The Gracie Academy Instructor Certification Program
To be considered for certification, a dedicated jiu-jitsu practitioner must first complete a rigorous Instructor Certification Program (ICP) that will ensure the Gracie Academy quality standard is upheld at their Certified Training Center. Regardless of their previous experience, prospective instructors must first complete the Gracie Combatives program and demonstrate a high level of proficiency in the 36 core self-defense techniques of the Gracie Academy curriculum. Once they have passed the technical evaluation, a prospect can apply for the Instructor Certification Program. This includes a thorough criminal background check – something that few, if any, other jiu-jitsu organizations conduct. Upon passing the background check, prospects begin a 60-day instructor-training course consisting of 52 learning modules comprised of in-depth video lectures/demonstrations as well as accompanying literature in a 107-page instructor manual. Although it may be hard to believe, during this 60-day course, 100% of the time and energy is dedicated to teaching the prospects how to teach, so they are capable of providing the “Gracie Academy Student Experience” anywhere in the world. This 60-day process culminates in a live evaluation that takes place over several days at Gracie Academy Headquarters, during which me, Ryron, and several of the highest ranking black belts in our organization re-test each prospective instructor’s Gracie Combatives technical proficiency, as well as verify their comprehension of all the essential teaching skills learned throughout the instructor course. Here are some of the skills that ICP candidates learn throughout the process:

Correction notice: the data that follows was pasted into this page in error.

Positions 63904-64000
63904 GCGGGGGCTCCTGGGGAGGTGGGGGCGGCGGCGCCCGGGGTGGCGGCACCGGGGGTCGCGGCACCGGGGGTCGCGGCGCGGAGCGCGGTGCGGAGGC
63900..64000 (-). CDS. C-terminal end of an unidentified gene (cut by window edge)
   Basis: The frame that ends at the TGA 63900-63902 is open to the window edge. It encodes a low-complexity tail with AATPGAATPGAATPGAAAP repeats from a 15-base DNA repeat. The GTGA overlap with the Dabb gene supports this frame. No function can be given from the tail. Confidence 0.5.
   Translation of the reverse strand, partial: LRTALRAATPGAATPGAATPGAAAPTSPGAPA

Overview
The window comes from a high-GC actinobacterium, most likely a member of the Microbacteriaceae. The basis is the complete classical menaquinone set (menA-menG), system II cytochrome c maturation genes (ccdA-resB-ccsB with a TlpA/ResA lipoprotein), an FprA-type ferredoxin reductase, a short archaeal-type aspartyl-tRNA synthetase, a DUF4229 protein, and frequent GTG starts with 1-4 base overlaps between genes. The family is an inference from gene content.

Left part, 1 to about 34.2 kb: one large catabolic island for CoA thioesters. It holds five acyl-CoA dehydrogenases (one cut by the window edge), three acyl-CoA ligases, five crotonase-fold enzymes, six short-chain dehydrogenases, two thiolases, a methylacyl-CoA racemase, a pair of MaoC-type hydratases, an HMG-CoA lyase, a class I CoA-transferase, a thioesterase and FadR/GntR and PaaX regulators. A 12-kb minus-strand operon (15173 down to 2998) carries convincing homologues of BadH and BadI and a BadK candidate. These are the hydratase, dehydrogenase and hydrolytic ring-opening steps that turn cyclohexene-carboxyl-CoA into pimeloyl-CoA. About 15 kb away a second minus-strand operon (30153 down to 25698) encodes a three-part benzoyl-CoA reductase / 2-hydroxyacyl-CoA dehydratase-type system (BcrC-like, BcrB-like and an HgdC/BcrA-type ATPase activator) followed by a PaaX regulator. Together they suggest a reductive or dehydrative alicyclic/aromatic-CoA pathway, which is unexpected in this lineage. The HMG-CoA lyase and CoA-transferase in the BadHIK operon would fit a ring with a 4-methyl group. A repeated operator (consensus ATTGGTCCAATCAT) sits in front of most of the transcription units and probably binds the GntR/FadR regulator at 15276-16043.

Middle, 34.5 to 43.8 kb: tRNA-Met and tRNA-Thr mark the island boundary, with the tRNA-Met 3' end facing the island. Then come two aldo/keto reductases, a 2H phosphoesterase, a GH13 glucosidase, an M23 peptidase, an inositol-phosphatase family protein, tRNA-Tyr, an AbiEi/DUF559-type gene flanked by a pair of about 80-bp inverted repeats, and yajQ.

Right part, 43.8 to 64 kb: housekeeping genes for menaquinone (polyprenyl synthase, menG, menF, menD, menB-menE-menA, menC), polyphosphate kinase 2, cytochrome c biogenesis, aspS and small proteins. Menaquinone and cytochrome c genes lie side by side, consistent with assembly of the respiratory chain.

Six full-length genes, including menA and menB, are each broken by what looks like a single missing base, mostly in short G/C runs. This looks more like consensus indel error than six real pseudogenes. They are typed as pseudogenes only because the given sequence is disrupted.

- The 10-Minute Intro: The first lesson is the most important lesson of their life! They learn exactly what to say and what to teach in the first 10 minutes to get any prospective student excited about the lifelong jiu-jitsu journey.
- Gracie Slice Presentation Formula: What you can do for your students is more important than what you can do to your students. Learn how to own the stage and captivate your students with ultra-detailed, easy-to-follow technique presentation skills with the time-tested Gracie family teaching formula.
- One-on-one Retention: A good instructor corrects mistakes; a great instructor builds confidence. Learn the essential error correction methods of the Gracie Academy to help your students grow confidently and optimistically without arousing resentment.
- Gracie Bullyproof Filters: 99% of BJJ instructors teach kids the same way they teach adults. Learn the secrets that grew the Gracie Academy kids’ program to over 250 students and keeps them coming back for more!
To see the complete list of all 52 instructor modules click here.
Four Levels of Certification
There are four levels of certification at which a CTC can be recognized. A Level 1 CTC is only authorized to teach Gracie Combatives and Gracie Bullyproof to beginner students. As an instructor continues to expand their knowledge in Gracie Jiu-Jitsu, through countless hours of training at their CTC, extensive online study at Gracie University, and regular trips to Gracie Academy Headquarters, they will be considered for higher levels of certification. Higher ranking instructors who are qualified and capable of teaching purple and brown belt techniques may be recognized as Level 2 and Level 3 CTCs respectively. Only black belt instructors qualify for Level 4 recognition.